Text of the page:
1951: Company secures order to manufacture 900,000 ballot boxes for independent India's fi rst general elections
1955: Godrej & Boyce manufactures the first Indian typewriter. Jawaharlal Nehru types using a Godrej typewriter
1958: Godrej & Boyce, in collaboration with GE, manufactures India's fi rst refrigerator
1963: Godrej & Boyce makes the fi rst forklift Truck in India in collaboration with Clarke Material Handling Company, US
1965: Godrej & Boyce opens a factory in Malaysia to manufacture offi ce equipment
1972: Pirojsha Godrej, Ardeshir's brother, consolidator of the Godrej empire, dies
1997: Special postage stamp released to commemorate 100 years of Godrej's existence
Pirojsha Godrej inspects the estate he bought in Vikhroli, Mumbai, where the Godrej Group is now headquartered
An advertisement for India's first refrigerator made by Godrej & Boyce.
In this pic: Ratan Tata at the reopening of the heritage wing of the Taj Mahal Palace in Mumbai after it was damaged in the 26/11 attack.
1902: J.N. Tata incorporates the Indian Hotels Company
1903: Indian Hotels opens its first hotel, Taj Mahal Palace, in Mumbai, opposite the Gateway of India
1974: The group opens its first resort, Fort Aguada Beach Resort, in Goa
1980: The group ventures abroad with the Taj Sheba in Sanaa, Yemen
1997: Ratan Tata takes over as Chairman
2003: The flagship property is rebranded as Taj Mahal Palace and Tower. Raymond Bickson takes over as the first expat CEO
2004: The first Ginger budget hotel comes up in Bangalore
November 26, 2008: The Taj is damaged in the Mumbai terrorist attacks, and closes for renovation
2009: The Vivanta by Taj brand is launched in the Maldives
2010: The renovated heritage wing of the Taj, Mumbai, reopens; US President 1997 Obama visits
The Taj Mahal Palace, Mumbai, and the Gateway of India.
In this pic: ITC Maurya, New Delhi
1910: The Imperial Tobacco Company is registered in Calcutta
1911: Stall set up at the Delhi Darbar to promote Scissors, one of ITC's early cigarette brands
1971: ITC starts era of brand sponsorship of sporting events
1974: Name changed to ITC Limited
1975: Enters hotels business
1996: Enforcement raids on ITC, top officials arrested, including two former chairmen
1998: ITC exits financial services business, selling ITC Classic Finance to ICICI; exits edible oils business
2000: Launches e-Choupal initiative
2003: Starts launching flurry of non-cigarettes FMCG
2011: Reports post tax profi t of Rs 4,988 crore on net turnover of Rs 21,168 crore
In this pic: The improved version of charkha was built at Kirloskarvadi by Charkha specialist Ganesh Bhaskar Kale (right) and placed at Gandhi's Wardha ashram.
1914: WW I hits raw material imports, halts production. Iron furniture by Kirloskars
1940: Company manufactures India's first lathe
1958: Kirloskars begin exports. The family gathers to celebrate another milestone
1969: Factory at Kuala Lumpur begins operations. Assembly of hand pumps at Kirloskarvadi
1973: Large-scale exports of pumps to Europe begins. Pump manufactured by Kirloskars
2003: Kirloskar Brothers acquires SPP Pumps in England
2007: Sardar Sarovar project's pumping scheme, using Kirloskar pumps, commissioned
The brand of paint that coats the Howrah Bridge(in the pic) has seen three ownership changes.
1902: Two Britons - A.N. Turner and A.N. Wright - set up Colour & Varnish Company in Howrah, West Bengal. It is the fi rst paint manufacturing plant in the South East Asia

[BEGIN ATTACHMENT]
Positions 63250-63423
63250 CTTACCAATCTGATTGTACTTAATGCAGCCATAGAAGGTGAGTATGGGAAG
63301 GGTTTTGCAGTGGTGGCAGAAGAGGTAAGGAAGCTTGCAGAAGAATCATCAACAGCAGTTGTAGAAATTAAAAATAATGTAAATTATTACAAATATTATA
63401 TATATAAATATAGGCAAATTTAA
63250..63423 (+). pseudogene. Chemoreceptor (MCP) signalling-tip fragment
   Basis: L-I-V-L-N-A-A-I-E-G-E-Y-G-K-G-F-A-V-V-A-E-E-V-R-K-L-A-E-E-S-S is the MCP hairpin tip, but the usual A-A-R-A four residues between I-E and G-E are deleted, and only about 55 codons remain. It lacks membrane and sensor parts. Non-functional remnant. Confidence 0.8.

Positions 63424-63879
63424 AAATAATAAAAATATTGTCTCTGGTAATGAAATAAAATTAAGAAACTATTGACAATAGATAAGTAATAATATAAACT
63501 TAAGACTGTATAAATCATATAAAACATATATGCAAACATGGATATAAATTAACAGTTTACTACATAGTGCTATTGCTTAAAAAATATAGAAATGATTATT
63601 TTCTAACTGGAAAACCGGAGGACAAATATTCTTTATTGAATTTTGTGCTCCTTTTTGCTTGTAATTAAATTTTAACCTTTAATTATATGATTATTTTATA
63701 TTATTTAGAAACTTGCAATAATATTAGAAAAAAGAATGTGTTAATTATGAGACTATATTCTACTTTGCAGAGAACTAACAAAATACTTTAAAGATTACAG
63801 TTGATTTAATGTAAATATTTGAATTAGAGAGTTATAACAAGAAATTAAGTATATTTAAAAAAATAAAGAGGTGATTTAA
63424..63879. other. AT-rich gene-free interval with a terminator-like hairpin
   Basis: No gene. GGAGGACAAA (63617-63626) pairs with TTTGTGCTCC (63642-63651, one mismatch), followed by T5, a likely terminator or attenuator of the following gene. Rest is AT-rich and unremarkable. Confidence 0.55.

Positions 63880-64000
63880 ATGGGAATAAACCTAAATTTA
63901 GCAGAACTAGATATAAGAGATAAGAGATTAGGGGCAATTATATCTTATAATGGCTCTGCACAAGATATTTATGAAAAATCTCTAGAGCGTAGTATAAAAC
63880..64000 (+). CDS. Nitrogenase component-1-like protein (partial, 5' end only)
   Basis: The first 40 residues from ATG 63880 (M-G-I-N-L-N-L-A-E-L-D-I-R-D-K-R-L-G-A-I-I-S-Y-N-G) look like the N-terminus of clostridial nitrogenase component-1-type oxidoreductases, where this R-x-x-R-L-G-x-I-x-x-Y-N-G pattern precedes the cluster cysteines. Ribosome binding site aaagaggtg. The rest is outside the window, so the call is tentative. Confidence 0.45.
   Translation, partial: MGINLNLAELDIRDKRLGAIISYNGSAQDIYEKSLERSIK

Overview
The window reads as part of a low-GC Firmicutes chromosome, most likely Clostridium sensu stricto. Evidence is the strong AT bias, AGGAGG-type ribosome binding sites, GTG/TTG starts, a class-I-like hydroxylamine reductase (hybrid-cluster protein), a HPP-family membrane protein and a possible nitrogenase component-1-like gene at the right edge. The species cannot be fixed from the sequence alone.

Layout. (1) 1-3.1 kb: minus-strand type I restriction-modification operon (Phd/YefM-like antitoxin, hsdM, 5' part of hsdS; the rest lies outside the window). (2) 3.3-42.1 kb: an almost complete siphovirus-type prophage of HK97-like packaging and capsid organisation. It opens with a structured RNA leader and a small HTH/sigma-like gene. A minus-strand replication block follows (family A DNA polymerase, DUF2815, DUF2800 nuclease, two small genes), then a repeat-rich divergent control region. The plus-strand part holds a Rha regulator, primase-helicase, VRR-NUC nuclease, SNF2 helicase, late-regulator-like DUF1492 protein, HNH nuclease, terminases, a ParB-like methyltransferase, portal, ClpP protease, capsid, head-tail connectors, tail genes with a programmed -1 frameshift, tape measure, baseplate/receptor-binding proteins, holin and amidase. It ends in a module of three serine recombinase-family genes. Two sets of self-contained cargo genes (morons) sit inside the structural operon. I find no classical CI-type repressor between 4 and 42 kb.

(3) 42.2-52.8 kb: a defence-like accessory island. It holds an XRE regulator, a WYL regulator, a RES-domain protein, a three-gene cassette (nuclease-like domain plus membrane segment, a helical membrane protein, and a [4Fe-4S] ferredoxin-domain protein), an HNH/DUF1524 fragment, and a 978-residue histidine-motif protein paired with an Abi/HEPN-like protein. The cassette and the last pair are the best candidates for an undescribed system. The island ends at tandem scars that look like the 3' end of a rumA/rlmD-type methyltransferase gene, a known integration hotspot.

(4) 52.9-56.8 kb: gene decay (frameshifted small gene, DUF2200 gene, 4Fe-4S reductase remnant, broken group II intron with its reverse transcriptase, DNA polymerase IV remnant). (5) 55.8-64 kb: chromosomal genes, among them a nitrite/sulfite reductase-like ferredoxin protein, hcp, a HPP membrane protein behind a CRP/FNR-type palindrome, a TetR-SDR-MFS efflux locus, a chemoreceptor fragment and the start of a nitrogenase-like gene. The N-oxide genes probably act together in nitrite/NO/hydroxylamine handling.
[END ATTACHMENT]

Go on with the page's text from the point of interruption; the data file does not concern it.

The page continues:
1928: UK-based Pinchin Johnson & Associates acquires Shalimar Paint Colour & Varnish - its new name - and makes it a part of its Red Hand Composition Company
1961: Shalimar Paints becomes a public limited company
1964: International Paints acquires US-based Red Hand Composition. Ownership changes hands again
1973: Problems surface with the FERA regulation as the company is majority owned by foreigners
1989: Company sold to O.P. Jindal Group and the Jhunjhunwalas. Both jointly manage the company
2003: Acquires the American Paints unit in Sikandrabad near Delhi
2008: Enters into technical collaboration with KCI, Korea for pre-coated metal coatings
The 1926 heritage building at Kirloskarvadi; now a design, planning and R&D department.
Paint is collected in drums at the Howrah plant for distribution
In the pic: The first steel ingot is produced in 1912
1902: J.N. Tata seeks the help of geologist Charles Page Perin to identify a site rich in resources such as iron and coal, to build India's first steel plant. The search starts in what is now Madhya Pradesh
1907: The team finally chooses Sakchi village in present-day Jharkhand, which has since grown into the steel town of Jamshedpur
1908: The plant becomes operational
1920: Company introduces leave with pay. It became mandatory only in 1945
1928-29: Company introduces maternity benefit scheme
1934: Becomes the first company in the country to grant profit-sharing bonus
1938: After the deal J.R.D. Tata succeeds N.B. Saklatvala as Chairman of the company
1984-85: Russi Mody takes over as new chairman. J.R.D. Tata becomes Chairman Emeritus
1992: J.J. Irani becomes MD
1993: Russi Mody is ousted. Ratan Tata takes over
2005: Tata Steel acquires Singaporebased Nat Steel
2007: Tata Steel wins the bid for European steel maker Corus. Ratan Tata after the deal
In ths pic: Founder T. V. Sundaram Iyengar with wife Lakshmi Ammal
1911: TVS & Sons is established in Madurai, Tamil Nadu
1912: The company starts its first business, a rural bus service
1919: TVS forays into vehicle sales, service and spare parts. A mangled car sent for servicing
1929: Bags dealership for General Motors
1943: The company designs a unique plant that runs on charcoal gas instead of petrol
1954: Sundaram Finance is floated to finance buses and trucks
1960: The group sets up Wheels India in Chennai, and starts making car parts
1969: The transport service is nationalised
1996: The group enters the logistics business. By 2004, it would be hived off as a separate company
2011: At age 100, the TVS group consists of 40-odd companies, with more than 25,000 employees and aggregate revenues of over $4 billion